Social justice pedagogy has become a fixture in higher education. More and more disciplines in the academy are incorporating the ideas and claims of social justice into their pedagogical practices. While social justice discourse has become an assumed and prevalent feature of the modern college classroom, little work has been done to ground the claims of social justice pedagogy and provide a philosophical and epistemological foundation for its employment. This article takes up that challenge. First, it gives a clear and robust definition of social justice pedagogy. Second, it offers a philosophical and epistemological foundation for its usage via the work of Hannah Arendt, Emmanuel Levinas, and Pierre Bourdieu. Specifically, this article highlights in reference to social justice pedagogy, Arendt's articulation of the concept of 'judgement', Levinas' notion of 'responsibility for the other', and several of Bourdieu's ideas associated with his definition and explication of 'cultural capital'. Finally, this article offers several ways instructors can employ a grounded social justice pedagogy in their classrooms.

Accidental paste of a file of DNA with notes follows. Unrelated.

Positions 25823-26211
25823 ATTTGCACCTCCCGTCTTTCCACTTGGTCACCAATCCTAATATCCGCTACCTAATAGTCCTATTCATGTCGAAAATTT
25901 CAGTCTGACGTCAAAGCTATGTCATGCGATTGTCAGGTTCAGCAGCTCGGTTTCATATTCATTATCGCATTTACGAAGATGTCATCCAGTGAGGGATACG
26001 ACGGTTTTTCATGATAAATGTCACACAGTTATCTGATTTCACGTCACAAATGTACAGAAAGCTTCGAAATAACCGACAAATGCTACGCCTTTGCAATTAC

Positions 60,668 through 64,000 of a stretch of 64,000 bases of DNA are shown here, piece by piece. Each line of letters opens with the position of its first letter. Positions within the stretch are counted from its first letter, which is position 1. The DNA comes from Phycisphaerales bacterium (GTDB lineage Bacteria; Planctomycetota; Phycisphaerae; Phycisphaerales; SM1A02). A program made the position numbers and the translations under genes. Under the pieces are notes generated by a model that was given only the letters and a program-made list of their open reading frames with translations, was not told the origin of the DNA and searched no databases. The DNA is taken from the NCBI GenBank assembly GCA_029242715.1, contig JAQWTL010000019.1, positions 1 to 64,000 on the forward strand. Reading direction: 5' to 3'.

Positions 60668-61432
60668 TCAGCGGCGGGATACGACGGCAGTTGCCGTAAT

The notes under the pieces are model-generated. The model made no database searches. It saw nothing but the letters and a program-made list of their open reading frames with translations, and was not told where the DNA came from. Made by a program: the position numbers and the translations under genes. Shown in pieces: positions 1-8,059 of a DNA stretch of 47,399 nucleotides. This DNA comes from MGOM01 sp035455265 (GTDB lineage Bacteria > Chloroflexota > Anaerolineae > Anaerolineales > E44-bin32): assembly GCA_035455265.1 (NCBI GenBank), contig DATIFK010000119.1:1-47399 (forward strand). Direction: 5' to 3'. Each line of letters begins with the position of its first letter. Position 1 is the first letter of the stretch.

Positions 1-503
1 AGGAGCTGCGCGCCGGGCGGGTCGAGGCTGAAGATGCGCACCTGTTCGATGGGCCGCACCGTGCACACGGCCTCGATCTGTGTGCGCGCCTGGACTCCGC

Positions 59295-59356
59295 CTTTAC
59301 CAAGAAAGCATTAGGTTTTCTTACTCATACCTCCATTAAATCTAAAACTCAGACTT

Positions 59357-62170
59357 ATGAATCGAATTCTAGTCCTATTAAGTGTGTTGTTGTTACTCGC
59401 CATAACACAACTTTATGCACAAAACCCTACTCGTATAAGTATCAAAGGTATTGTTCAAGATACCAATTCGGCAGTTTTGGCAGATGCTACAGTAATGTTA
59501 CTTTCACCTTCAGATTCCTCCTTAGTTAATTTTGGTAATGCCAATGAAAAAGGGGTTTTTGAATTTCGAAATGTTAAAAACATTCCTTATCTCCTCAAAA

Patrick Sawyer, University of North Carolina at Greensboro, United States